I’ve been at this recruiting thing for almost 16 years now, and I can’t say that I knew I’d be doing what I do for a living in my 40’s. And it’s always good to take stock of your life and path when you’re hitting a milestone that either makes people go skydiving, hit up the coffeeshops in Amsterdam, or eat a bullet.
Personally, I’m choosing option #2 since I’ve found enough ways to almost off myself since the mid-90s without having to try # 1 or #3 at any point. At the risk of copyright infringing on my main man, Derek Zeller: #TrueStory…
One of my favorite topics to discuss (aside from the show in Mountain View) is how to better equip recruiters at the front end of their career, rather than abiding by the time-tested “sink or swim” method. As I’ve mentioned in previously, mentors and those who help shape the future of our industry are indispensable.
But reality is reality, (unless you are a Kardashian), so for those unfortunate souls who are new to recruiting and will have to learn to fly by being thrown off the cliff, here’s a few things to keep in mind. PS: I think it’s important to note that my definition of a “new recruiter” is really the first five years of your career.
5. The Silver Bullet Myth.
Tools are great, and the slightest shine to a new tool, Chrome extension or string sends the greatest of recruiters dropping everything to get to it before anyone else. While there are times that this is duly warranted, more often than not it’s a mix of both smoke AND mirrors.
The bottom line here is that there is no silver bullet in recruiting. At the risk of sounding redundant, I repeat – There is no one tool that will do it all for you. There are ample tools to help you become the pseudo silver bullet for your company, as Mike Wolford wrote in his first book, no one tool can possible meet all your needs.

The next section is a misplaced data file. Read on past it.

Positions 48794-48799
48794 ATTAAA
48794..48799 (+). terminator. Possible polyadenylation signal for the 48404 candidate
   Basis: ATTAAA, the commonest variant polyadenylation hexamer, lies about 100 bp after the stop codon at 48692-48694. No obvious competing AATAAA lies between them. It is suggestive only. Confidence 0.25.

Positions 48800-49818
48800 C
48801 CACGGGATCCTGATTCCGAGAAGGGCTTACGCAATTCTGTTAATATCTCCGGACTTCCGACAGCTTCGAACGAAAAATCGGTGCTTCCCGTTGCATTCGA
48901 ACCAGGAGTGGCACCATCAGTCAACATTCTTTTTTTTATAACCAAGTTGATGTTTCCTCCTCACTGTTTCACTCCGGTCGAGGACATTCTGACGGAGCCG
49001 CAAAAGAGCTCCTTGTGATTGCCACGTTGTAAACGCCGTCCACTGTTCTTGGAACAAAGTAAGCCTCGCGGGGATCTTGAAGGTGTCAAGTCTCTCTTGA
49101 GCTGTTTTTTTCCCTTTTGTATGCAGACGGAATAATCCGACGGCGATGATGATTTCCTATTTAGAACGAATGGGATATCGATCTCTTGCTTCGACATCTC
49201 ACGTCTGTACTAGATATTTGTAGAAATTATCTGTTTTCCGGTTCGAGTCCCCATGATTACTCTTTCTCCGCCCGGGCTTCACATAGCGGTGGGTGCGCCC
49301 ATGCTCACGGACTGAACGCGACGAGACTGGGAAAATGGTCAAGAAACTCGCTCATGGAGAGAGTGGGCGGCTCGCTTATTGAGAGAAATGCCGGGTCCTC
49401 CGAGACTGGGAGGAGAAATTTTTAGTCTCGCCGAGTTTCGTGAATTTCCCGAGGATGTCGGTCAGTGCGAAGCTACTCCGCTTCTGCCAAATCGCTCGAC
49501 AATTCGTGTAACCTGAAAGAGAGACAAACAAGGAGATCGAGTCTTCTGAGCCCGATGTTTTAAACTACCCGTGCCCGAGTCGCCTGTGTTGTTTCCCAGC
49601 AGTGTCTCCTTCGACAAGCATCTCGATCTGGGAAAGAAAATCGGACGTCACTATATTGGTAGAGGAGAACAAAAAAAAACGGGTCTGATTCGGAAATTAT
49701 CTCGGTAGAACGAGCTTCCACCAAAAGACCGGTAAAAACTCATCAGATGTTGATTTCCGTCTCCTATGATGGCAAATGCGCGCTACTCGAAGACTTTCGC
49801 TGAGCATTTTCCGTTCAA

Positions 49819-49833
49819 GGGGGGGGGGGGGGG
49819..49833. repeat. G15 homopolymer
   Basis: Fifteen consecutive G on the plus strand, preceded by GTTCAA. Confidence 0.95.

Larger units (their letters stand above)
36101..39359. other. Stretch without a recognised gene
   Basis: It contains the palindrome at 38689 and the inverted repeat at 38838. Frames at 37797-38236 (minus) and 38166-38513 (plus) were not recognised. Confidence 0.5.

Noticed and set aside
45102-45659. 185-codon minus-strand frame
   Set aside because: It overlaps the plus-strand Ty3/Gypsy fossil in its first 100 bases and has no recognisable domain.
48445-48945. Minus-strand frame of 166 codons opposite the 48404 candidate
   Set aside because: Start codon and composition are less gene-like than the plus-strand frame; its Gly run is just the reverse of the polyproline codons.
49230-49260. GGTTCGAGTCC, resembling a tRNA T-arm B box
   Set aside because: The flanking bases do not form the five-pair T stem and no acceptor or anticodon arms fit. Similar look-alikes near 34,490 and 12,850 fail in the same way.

4. Sample From The Buffet (In Moderation).
I’m relatively certain that about 103% of recruiters live with ADHD and being Type A. I’m sorry to break the news to you on this, but better that I tell you than you finding out at your first SourceCon and having an aneurysm when you see junkie-like multitasking in action. Needless to say, while we can get insane amounts of crap done with all the tools at our disposal, we need to be cautious not to overdo it.
There are new tools popping up in the HR Tech world every week shouting from the rooftops how they are going to make all your talent ills subside. And while more than a handful of these will eventually make their way into your rotating tool arsenal, you must take great caution to not feel that you need each and every single one.
You need to take a similar approach you’d take when buying a car – Evaluate. Test. Decide. Get comfortable assessing if a particular tool is going to benefit you and roll with the ones that do.
The rest can become background noise…until you start blogging about it for a living, of course.